No Means No
Although physical activity is proven to make one feel better and relieve stress, the gym, surprisingly, is an unproductive place to go if one does not feel particularly talkative or peppy. You see, the group fitness instructors, attendants, equipment monitors and even the posters of not all, but many gyms, exude a potent can-do, non-stop attitude. Next to a row of television screens, there is a poster of a body-builder-sized arm. Distressed typography is haphazardly laid-out over the tanned, oily musculature. It reads: When your body tells you to stop, tell it to shut up.
For many people sweating their asses off, no is never an answer. Here, reality bites the dust.Yes I can lose 20 pounds! Yes my triceps do look terrific! Yes I beat my personal best! Here, there's no such thing as no. Here, no means yes, and yes means yes. It doesn't bode well with us ambi-adverb users.
If you're like me, you decide to brave the gym because your apartment is too cold to stay inside, and you don't own a television, so at least you can watch the news. This is all of the can-do attitude you can muster when you enter. Before you can start, you will have to swipe your card on a scanner, which doesn't work that well, even when you attempt various methods of holding and waving the card in front of the device. During this time, you will be forced to make eye contact and conversation with the people at the front desk. These are very nice people, but remember that they, dissimilar to you, are most likely hyped up on endorphins, energy bars and protein, and are unsympathetic to your own lazy, introverted behavior. They say hello.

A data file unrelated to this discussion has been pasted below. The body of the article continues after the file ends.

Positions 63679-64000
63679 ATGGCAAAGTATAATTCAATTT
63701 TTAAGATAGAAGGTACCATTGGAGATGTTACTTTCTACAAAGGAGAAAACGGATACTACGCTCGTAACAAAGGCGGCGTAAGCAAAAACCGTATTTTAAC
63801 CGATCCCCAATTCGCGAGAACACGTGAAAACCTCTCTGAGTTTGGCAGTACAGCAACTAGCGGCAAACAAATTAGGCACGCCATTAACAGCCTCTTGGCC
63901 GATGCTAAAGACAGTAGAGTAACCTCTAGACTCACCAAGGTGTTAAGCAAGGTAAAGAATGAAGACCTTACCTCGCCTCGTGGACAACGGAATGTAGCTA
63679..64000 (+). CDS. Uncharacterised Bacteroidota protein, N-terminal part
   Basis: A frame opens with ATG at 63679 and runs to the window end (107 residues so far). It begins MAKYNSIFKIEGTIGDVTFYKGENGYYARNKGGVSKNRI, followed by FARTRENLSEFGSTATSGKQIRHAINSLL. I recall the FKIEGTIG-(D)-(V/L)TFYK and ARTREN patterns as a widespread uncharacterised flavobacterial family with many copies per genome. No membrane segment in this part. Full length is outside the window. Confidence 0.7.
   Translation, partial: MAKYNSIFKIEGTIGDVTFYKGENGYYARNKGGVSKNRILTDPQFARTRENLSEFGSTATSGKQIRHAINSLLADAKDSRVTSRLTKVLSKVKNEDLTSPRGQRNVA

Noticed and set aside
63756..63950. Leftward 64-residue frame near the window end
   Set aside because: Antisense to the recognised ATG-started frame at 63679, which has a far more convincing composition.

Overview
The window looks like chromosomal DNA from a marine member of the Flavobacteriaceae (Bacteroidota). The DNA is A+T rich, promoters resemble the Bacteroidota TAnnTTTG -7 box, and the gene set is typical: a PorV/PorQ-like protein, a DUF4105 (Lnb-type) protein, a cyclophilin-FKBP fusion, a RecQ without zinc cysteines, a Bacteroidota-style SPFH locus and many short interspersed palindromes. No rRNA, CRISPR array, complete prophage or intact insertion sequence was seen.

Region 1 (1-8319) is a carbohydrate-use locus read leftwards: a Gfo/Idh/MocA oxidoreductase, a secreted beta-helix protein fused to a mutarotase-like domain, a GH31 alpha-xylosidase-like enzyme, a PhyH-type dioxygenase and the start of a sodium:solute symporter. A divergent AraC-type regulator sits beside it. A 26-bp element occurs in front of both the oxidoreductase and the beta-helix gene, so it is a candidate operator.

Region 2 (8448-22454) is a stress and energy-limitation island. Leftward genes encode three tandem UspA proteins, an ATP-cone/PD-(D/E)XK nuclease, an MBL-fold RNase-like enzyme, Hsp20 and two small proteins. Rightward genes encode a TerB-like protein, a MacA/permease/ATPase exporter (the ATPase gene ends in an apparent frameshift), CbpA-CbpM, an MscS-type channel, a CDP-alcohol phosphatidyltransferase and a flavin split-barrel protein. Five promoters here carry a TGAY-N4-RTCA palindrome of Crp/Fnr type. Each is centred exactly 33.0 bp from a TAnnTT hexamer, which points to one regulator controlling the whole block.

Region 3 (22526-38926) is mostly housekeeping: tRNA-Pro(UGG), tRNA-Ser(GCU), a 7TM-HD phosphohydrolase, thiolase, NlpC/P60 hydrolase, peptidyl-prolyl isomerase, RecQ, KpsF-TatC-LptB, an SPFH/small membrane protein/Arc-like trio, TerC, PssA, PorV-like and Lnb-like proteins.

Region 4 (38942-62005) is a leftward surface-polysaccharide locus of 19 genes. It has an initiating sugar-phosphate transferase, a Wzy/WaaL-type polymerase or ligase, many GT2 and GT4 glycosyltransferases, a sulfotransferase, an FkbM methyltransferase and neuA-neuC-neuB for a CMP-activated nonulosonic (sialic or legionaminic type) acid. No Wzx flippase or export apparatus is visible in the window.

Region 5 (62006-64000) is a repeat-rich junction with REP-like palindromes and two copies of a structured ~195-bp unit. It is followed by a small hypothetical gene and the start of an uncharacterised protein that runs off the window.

You came to the gym to exercise. To decompress. To try to move on from the pointless and not-so-pointless interactions from earlier in the day. You would like to rudely ignore the front desk attendants who smile obliviously, but social norms step in the way, and you say hello back.
"I see you've been a member here for six months and still haven't signed up for your personal fitness assessment. When should we schedule that?" Asks the younger attendant.
"No thanks. I don't want to schedule that," you say. Now scanned, you can finally get through to the treadmills (and televisions!), but the attendant continues his practiced-smirk-smile schpeal.
"It's a great way to start out 2010," he adds.
"But the year is 1/12 of the way finished," you rebut.
"We'll give you a call this week to set something up."
"You called me last week to set something up," you tell him. "I said no."
The other attendant chimes in: "You got here just in time. Why do you step up your workout and try BodyPump?"
"No thanks. I just want to go and workout (and watch television—maybe Oprah!)," you say.
"Aww, come on!" He gets up from behind the desk and starts walking with you to the cubbies. "Our classes can really add to your routine..."
He continues to talk, but you imagine large marshmallows inside your ears that block out his voice. You give him a glazed-over look as you remove your jacket. He's now just a murmur with a moving mouth. For a second, you forget about the marshmallows, and sharply, he cuts back in: "So, will you give it a try?"
When you arrived, you weren't in a very good mood. Work sucked and you have nothing to do tonight. Still, you managed a hello and a smile at the front desk. That was all they deserved. You are not smiling now. Instead, you break the silence with a deep sigh, plug your earbuds into their iPod jack and walk away. He'll never understand the word No.